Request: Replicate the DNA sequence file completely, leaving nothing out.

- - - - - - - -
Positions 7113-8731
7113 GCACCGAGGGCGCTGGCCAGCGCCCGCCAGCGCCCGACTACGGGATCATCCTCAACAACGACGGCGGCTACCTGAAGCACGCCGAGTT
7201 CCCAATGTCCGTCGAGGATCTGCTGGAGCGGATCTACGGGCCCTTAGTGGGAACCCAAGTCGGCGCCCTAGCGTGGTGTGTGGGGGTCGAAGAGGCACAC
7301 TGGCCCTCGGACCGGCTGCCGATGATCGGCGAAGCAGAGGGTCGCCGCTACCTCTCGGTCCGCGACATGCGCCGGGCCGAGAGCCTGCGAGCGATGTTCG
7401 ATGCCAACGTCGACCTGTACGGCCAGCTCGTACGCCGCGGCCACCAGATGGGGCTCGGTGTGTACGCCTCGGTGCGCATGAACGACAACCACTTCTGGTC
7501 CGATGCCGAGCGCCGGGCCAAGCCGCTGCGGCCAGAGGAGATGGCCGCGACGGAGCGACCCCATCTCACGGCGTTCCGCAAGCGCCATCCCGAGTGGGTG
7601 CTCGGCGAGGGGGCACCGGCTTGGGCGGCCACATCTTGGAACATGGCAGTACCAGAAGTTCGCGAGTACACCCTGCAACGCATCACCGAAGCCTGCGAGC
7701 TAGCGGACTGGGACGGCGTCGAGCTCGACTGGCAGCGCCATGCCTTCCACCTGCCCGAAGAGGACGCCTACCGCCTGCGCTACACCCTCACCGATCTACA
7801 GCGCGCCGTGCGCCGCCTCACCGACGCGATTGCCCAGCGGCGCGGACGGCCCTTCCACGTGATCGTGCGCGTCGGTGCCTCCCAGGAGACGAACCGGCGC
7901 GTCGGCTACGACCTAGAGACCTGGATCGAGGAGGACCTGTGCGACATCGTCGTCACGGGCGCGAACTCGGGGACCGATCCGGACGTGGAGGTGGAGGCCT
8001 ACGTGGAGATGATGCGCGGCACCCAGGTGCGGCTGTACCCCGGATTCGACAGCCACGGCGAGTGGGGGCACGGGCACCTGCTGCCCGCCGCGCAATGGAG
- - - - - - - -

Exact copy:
Positions 7113-8731
7113 GCACCGAGGGCGCTGGCCAGCGCCCGCCAGCGCCCGACTACGGGATCATCCTCAACAACGACGGCGGCTACCTGAAGCACGCCGAGTT
7201 CCCAATGTCCGTCGAGGATCTGCTGGAGCGGATCTACGGGCCCTTAGTGGGAACCCAAGTCGGCGCCCTAGCGTGGTGTGTGGGGGTCGAAGAGGCACAC
7301 TGGCCCTCGGACCGGCTGCCGATGATCGGCGAAGCAGAGGGTCGCCGCTACCTCTCGGTCCGCGACATGCGCCGGGCCGAGAGCCTGCGAGCGATGTTCG
7401 ATGCCAACGTCGACCTGTACGGCCAGCTCGTACGCCGCGGCCACCAGATGGGGCTCGGTGTGTACGCCTCGGTGCGCATGAACGACAACCACTTCTGGTC
7501 CGATGCCGAGCGCCGGGCCAAGCCGCTGCGGCCAGAGGAGATGGCCGCGACGGAGCGACCCCATCTCACGGCGTTCCGCAAGCGCCATCCCGAGTGGGTG
7601 CTCGGCGAGGGGGCACCGGCTTGGGCGGCCACATCTTGGAACATGGCAGTACCAGAAGTTCGCGAGTACACCCTGCAACGCATCACCGAAGCCTGCGAGC
7701 TAGCGGACTGGGACGGCGTCGAGCTCGACTGGCAGCGCCATGCCTTCCACCTGCCCGAAGAGGACGCCTACCGCCTGCGCTACACCCTCACCGATCTACA
7801 GCGCGCCGTGCGCCGCCTCACCGACGCGATTGCCCAGCGGCGCGGACGGCCCTTCCACGTGATCGTGCGCGTCGGTGCCTCCCAGGAGACGAACCGGCGC
7901 GTCGGCTACGACCTAGAGACCTGGATCGAGGAGGACCTGTGCGACATCGTCGTCACGGGCGCGAACTCGGGGACCGATCCGGACGTGGAGGTGGAGGCCT
8001 ACGTGGAGATGATGCGCGGCACCCAGGTGCGGCTGTACCCCGGATTCGACAGCCACGGCGAGTGGGGGCACGGGCACCTGCTGCCCGCCGCGCAATGGAG